Tami Simon speaks with Dr. Schaub and several other contemporary luminaries in the fields of spirituality, psychology, and creativity. Together, they explore the questions around self-acceptance and investigate how we can overcome the difficulties of embracing who we are. Where do our self-critical voices come from? Can we silence them, or is there a better way to deal with them? Can we be motivated to change and excel while still accepting ourselves as we are? Why is it often so much easier to feel compassion and forgiveness towards others than towards ourselves?

Monday, August 18, 2014

Racial Healing

Rev. Sylvester "Tee" Turner

Rev. Sylvester “Tee” Turner is director of reconciliation programs for Hope in the Cities. He talks with Rob Corcoran about his approach to racial healing.
Was there a particular moment that was a turning point for you?
My “encounter” with the Confederate monument during Richmond’s first walk through history in 1993. I had seen that monument all my life. But that experience forced me to look at things from a new perspective, one that I did not want to look at.
Confederate Monument. Richmond

What do you mean?
I had to decide whether to tuck and run or come face to face with my own struggle. When you are raised in the South there are many survival mechanisms. To pretend that something doesn’t exist is one of those mechanisms. I had always denied the impact the statue was having on me. Being able to identify with the Confederate sense of pain and betrayal allowed me to see inside myself. Seeing how they were held in bondage by their grief helped me to understand and to deal with the bondage in my own life. The light clicked on. It became a doorway to healing.
You talk a lot about honoring “sacred stories” of each group. How do you do that without moral compromise?
John W. Franklin talks about his father saying that we need to tell the whole story no matter how painful or ugly it is. That has been the approach of Hope in the Cities. To the best of my ability I try to validate the experience of the other group. Not to justify it but to validate the fact that it is their truth. Until a level of respect is created you can’t have dialogue. If we say we are Americans than we have to own all our stories, the good, the bad and the ugly. And as we grow, we can let some stories go. This is the foundation for working towards reconciliation. It’s not about being right but about being healed.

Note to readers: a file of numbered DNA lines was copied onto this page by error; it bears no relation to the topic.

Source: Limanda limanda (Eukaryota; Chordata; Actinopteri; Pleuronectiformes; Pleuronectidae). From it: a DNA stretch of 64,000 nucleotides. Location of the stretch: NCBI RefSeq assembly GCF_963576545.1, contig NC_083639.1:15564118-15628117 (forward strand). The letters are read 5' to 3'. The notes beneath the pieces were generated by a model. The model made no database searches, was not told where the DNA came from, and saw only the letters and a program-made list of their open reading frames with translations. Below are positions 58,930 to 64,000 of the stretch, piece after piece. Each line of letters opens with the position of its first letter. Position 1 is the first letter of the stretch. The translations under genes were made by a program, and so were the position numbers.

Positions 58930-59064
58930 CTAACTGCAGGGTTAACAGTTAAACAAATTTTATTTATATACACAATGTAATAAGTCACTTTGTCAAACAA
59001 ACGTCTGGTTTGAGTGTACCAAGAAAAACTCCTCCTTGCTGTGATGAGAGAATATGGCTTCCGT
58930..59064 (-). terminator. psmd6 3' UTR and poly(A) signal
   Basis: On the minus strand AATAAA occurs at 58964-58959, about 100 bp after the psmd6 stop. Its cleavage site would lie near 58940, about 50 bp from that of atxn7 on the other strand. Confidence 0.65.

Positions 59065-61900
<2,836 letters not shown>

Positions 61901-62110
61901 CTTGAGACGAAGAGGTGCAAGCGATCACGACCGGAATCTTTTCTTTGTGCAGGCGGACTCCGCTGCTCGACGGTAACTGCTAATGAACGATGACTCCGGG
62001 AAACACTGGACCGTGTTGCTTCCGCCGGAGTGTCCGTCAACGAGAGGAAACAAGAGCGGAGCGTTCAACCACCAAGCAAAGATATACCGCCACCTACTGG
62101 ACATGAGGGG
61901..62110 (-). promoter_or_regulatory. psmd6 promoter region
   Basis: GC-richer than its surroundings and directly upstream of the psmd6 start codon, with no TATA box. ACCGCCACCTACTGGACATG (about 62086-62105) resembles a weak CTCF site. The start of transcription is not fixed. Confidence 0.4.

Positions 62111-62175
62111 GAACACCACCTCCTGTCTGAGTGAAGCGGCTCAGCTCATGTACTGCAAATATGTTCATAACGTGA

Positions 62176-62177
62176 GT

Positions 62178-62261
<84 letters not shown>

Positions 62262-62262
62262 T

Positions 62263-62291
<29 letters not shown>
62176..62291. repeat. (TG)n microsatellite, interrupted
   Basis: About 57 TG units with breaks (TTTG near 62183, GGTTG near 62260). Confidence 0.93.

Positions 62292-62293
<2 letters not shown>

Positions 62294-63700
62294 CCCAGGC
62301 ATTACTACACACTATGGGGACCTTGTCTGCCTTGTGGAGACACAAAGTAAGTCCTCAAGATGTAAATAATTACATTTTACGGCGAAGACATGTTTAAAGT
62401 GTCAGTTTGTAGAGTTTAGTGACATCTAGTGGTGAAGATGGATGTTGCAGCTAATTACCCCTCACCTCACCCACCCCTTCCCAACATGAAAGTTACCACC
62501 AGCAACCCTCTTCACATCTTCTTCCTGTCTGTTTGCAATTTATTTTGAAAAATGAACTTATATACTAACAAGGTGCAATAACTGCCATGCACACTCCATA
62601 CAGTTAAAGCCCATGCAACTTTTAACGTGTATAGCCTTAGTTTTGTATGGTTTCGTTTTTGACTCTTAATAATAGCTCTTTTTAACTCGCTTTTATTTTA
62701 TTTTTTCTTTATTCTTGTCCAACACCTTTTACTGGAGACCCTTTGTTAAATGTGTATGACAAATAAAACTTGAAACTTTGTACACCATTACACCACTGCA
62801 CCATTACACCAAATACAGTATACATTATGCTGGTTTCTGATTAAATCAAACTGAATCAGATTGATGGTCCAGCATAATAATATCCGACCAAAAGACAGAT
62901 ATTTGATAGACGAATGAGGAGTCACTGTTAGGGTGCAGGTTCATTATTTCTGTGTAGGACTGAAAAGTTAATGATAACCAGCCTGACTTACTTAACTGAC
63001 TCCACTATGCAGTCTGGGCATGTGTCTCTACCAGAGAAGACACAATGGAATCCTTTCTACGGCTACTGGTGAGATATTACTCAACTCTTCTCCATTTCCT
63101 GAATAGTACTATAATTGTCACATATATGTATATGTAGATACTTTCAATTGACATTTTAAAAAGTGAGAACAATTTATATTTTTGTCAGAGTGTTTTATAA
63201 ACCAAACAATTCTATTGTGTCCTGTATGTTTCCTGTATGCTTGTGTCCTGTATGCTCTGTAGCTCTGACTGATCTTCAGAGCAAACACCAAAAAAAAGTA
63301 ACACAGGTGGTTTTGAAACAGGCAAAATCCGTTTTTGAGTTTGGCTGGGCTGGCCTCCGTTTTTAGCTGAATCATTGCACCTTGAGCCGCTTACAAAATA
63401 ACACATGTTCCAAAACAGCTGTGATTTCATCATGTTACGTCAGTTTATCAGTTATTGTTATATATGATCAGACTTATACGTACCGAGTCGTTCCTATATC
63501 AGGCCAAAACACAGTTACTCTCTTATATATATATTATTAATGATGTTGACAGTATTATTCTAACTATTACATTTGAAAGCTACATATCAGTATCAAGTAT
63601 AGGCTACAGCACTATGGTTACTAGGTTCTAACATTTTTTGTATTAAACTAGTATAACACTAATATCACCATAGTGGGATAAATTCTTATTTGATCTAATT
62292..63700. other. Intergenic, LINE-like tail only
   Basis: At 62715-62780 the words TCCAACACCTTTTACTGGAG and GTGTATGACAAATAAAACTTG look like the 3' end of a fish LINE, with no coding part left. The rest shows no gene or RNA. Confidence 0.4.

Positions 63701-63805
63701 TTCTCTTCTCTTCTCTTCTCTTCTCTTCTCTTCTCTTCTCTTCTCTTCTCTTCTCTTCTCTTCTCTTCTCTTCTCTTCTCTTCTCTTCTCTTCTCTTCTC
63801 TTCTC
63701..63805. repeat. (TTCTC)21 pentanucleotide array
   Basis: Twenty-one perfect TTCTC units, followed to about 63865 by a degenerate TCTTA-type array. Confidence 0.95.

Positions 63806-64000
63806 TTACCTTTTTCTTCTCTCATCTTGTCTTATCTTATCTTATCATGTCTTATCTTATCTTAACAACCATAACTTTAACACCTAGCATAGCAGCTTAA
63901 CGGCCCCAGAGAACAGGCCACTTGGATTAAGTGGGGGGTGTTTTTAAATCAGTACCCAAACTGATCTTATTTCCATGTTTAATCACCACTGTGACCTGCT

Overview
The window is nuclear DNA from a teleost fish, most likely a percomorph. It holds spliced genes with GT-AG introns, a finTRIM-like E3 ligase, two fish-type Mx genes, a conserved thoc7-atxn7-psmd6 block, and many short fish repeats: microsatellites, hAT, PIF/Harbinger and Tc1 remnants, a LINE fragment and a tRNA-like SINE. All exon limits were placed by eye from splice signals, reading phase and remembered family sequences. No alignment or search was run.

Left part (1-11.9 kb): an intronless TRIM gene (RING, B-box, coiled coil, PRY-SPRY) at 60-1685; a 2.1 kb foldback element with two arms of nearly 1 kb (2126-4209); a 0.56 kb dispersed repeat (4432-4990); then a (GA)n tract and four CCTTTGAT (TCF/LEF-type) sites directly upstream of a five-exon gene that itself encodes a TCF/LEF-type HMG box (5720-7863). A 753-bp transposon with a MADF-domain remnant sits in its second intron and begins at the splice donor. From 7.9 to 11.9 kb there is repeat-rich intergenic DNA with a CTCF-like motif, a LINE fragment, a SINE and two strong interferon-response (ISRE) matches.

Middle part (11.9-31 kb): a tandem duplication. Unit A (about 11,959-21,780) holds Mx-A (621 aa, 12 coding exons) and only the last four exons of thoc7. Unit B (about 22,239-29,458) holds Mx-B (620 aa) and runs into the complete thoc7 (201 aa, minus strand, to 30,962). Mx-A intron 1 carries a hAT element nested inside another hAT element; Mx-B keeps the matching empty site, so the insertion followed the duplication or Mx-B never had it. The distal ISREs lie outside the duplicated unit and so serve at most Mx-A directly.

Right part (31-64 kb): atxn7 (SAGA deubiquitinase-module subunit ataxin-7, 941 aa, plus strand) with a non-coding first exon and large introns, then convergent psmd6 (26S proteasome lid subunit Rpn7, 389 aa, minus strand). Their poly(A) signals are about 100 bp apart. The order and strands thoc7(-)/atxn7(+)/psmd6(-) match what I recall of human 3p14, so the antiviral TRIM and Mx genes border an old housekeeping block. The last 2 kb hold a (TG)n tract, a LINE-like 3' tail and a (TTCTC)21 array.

Let’s talk about forgiveness.
Forgiveness frees me not the other person. When I have been victimized, the pain and suffering impacts me. It dictates how I treat other people and what I pass on. When I forgive, I am able to pass wholeness to my children and grandchildren. It has nothing to do with the other person. That person will need to repent in order to be free, but I don’t control that.
What do you want to say to America at this point in history?
We can all win if we work together and we will all lose if we stay divided. Most Americans actually want to work together but we don’t want to deal with the divisions caused by our racial and political history. Without a doubt race is a major component in the political debate. Racism grew out of greed and a class system that pitted poor whites against enslaved, and later freed blacks. We are all imprisoned to some extent by the history of slavery. Some of us are in maximum security prisons and others in minimum security prisons, but we’ve all suffered and we all need to be healed.